God’s Hope for Humanity and Humanity’s Rebellion Against It

killing of innocents by herod by leon cogniet 1824

Sermon by Rev. Steven McClelland on Isaiah 63: 1-9 & Matthew 2: 13 – 23.  Focus on the human rebellion against God’s plan for peace.

Well Christmas is over and soon the Advent candles, wreaths and lights will be put away for another year and we’ll be doing our best to look ahead toward the new year.  And yet, even though Advent is over it’s far from complete.  We’ve got an Advent hangover and texts like the one from Isaiah seem to mock us.

The passage from Isaiah might just be the perfect fulfillment to our Advent longings for: compassion, good deeds, faithfulness, redemption, salvation and love.  Hesed – God’s loving kindness, the best Christmas gift saved for last.  Except that it’s not.  It stands through the life and death of Christ and throughout the rest of time as a reminder that the not yet of God’s kingdom remains painfully unfulfilled.

This passage is so dissonant that we wonder if it might be the source text for the poem Footprints that hangs in the hallways of our homes and in the darker corners of our lives.  The one where we’re assured that we’re never alone that when it seems so; it was actually God who was bearing us up.  “When you see only one set of footprints, it was then that I carried you.”

But when we raise our eyes to the larger context of Isaiah 63 and Matthew’s passage with the slaughter of the innocent it makes me wonder if this poem was hanging in the conference room where the folks who pick the texts that we preach on each Sunday met, because they left off the last verse that puts it all back into context.  Verse 10 reads, “But they rebelled …  … and God turned and became their enemy, and fought against them…”

What originally was written as a community lament has been transformed into a warm pat on the back.  Left out is the verse 10.  The verse that shows us that we ruined God’s plan for reunion and a passage written in sarcasm about our ability to ever improve, a passage where God’s wrath is kindled against us, suddenly becomes a passage designed to make us feel good.

By omitting verse 10, the folks who give us our lectionary readings have defanged Isaiah’s passage.  Without verse 10 we miss Isaiah’s inflammatory commentary on the unfaithfulness of God’s people, who spend far more time proclaiming that they are God’s chosen than they do acting like it.  We pray for peace while we make war.  We ask for forgiveness while we stockpile bitterness, we preach repentance while we quietly judge others.

You see the problem is that we are leading a coup against God.  When do we ask about our own unfaithfulness?  What about our complicity in the disintegration of our world?  What about our individual and collective offenses toward God and God’s creation?”

It’s not a friendly question or a sexy one.  And it’s certainly not politically correct in our post sin based fascination with all things psychological to explain away our individual and collective sins.  But there it is.  It hangs over our lives, and we deftly ignore it most of the time.  It’s as though there is a conspiracy against us, which is being led by us.  And is being covered up by us.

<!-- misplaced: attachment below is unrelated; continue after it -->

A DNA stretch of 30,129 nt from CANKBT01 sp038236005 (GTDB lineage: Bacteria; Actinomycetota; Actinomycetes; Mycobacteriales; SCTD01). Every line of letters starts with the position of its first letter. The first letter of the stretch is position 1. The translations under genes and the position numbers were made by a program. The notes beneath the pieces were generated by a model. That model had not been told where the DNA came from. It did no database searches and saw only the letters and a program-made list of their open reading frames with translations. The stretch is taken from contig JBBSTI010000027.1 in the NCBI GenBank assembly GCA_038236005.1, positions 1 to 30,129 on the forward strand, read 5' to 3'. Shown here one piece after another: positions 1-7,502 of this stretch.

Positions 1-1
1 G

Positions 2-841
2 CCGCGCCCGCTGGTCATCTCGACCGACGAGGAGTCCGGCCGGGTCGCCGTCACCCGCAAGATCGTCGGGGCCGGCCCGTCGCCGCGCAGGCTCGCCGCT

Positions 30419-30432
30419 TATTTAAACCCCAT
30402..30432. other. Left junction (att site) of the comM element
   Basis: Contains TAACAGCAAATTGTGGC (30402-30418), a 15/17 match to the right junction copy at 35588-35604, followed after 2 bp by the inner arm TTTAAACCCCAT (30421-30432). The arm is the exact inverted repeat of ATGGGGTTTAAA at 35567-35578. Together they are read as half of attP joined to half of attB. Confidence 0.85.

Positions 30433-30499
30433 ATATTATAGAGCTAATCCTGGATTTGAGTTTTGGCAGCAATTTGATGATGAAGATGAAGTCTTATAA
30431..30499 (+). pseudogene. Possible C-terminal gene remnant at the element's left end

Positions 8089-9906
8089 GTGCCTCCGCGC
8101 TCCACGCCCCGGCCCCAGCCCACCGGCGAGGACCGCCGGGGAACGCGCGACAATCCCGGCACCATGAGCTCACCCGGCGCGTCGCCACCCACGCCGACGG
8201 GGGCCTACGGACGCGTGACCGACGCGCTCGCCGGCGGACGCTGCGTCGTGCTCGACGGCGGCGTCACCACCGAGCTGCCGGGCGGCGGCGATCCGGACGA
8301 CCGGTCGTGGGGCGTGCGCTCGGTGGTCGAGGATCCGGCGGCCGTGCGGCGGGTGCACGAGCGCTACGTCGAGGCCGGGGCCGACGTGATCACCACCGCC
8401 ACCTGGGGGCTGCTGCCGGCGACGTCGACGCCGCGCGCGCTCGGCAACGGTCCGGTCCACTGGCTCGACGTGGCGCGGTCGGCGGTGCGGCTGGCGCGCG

How long can we keep preaching and hearing these texts, year after year, and expect that peace is coming when we overlook our responsibility to enact the elements of God’s kingdom that are within our grasp.  We have the power to beat our guns into plowshares, but we don’t.  We have God’s  2plan for peace, but we ignore it.  For it seems that our relationship with God is far more adversarial than it is collaborative.  We’re longing for God to carry us across some sandy beach when we’ve been dragging God’s loving kindness through the mud.

Are we too passive in our expectations of God’s fulfillment of our Advent longings?  Are we too demanding of God’s delivery of peace when we’re so full of violence?  For according to Matthew:  “A voice was heard in Ramah, weeping and great mourning, Rachel weeping for her children; and she refused to be consoled, because they were no more.”

For according to the New York Times a voice was heard in Rwanda, loud wailing and lamentation for her children were no more.  For according to CNN a voice was heard in Darfur, loud wailing and lamentation for her children were no more.  For according to the Bergen Record, a voice was heard in Newtown, Connecticut, loud weeping and mourning for her young children are no more.”

When there wailing is no more, when their tears have been wiped away, when death is no more then something like consolation might just be in store.  Until then we all must wait until we wake up to the fact that the key to our salvation lies in our willingness to accept responsibility for the violence we have brought upon God’s creation.  Accept responsibility for it, and repent of it, because in the final analysis it wasn’t God who made Rachel weep.  It was Herod and his fellow human beings, throughout the ages, who have done that.  Amen



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